A few days later, Processing Plant Manager Okke Meijer shows us the factory where the kelp will be processed. “We are just getting started”, Okke says and shows us how the freshly harvested kelp is finely ground in some kind of meat grinder. This is followed by a series setup of mixing-, homogenizing- and filtering machines. “Almost all appliances are standard and come from the food industry”, Okke explains. “We are busy adjusting the machines. The end goal is to concentrate the biostimulants as much as possible”, Okke clarifies at the final machine in the production line. “Naturally we want to transport as little water as possible in our end products”.
More is More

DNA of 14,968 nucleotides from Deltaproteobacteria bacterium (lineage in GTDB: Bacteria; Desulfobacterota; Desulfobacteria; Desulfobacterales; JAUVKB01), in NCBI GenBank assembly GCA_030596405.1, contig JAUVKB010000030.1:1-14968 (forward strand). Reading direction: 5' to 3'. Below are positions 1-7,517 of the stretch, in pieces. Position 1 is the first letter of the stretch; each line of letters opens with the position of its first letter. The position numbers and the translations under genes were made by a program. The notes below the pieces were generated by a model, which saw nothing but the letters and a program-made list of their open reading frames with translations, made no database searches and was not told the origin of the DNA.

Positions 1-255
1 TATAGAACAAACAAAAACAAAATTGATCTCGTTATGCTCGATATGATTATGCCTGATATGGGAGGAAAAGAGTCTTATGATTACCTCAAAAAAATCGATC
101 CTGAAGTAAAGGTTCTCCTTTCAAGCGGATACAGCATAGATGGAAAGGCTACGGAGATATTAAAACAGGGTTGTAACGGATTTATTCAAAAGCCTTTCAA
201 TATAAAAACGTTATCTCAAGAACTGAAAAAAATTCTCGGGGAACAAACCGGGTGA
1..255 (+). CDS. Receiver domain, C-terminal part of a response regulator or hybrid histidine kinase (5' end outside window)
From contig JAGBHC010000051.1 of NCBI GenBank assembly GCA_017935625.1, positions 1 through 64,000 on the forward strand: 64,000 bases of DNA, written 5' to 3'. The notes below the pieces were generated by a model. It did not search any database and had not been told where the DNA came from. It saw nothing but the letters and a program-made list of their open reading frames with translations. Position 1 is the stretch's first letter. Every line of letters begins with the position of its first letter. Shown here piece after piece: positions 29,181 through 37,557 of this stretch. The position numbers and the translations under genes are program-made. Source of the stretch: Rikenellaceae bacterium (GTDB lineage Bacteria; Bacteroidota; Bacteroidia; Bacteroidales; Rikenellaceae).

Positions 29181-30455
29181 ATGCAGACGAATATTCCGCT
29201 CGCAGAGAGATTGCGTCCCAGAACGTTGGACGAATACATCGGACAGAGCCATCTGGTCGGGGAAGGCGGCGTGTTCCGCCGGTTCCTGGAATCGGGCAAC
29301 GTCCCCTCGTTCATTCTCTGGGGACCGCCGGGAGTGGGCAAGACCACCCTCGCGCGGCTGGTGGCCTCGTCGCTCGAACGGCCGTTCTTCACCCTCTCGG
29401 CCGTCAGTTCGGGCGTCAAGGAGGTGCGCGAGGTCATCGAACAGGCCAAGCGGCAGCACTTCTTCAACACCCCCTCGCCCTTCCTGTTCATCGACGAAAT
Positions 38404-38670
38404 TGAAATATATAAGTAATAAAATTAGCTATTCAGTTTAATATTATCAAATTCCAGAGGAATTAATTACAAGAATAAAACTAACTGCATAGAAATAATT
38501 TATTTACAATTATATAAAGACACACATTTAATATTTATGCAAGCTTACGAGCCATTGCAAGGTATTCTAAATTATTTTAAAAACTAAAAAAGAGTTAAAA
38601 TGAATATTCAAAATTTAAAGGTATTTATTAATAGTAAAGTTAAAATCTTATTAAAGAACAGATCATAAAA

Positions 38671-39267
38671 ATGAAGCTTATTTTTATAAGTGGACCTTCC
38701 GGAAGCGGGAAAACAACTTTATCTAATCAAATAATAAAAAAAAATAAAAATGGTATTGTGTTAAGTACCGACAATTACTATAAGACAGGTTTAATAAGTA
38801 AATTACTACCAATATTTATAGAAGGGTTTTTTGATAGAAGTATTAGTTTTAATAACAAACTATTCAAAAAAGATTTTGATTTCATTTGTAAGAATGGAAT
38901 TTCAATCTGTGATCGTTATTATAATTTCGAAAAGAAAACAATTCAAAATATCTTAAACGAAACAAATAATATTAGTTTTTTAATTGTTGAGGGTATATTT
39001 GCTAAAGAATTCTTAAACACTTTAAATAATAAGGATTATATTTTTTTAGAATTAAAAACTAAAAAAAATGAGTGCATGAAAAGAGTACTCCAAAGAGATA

In the weekend, Kelp Blue organizes a barbecue for the whole team at a large, ocean-facing bay. Much to our delight, we are also invited. Over dinner, Daniel confides that the first major customer for biostimulants has already been contracted. He intends to attract more investors to finance his expansion plans. “More is more at Kelp Blue. The more acres of kelp forest we plant, the more we rewild the oceans, the more biodiversity we create, the more biostimulants we can make, the more CO2 we sequester, and the more jobs we create. The next step of scaling-up is to develop a suspension system for deeper water. And we are also working on the development of solar-powered automatic harvesters”, Daniel says. His plans sound grand and if the results from his pilot are a harbinger of what’s to come, they may well be accomplished.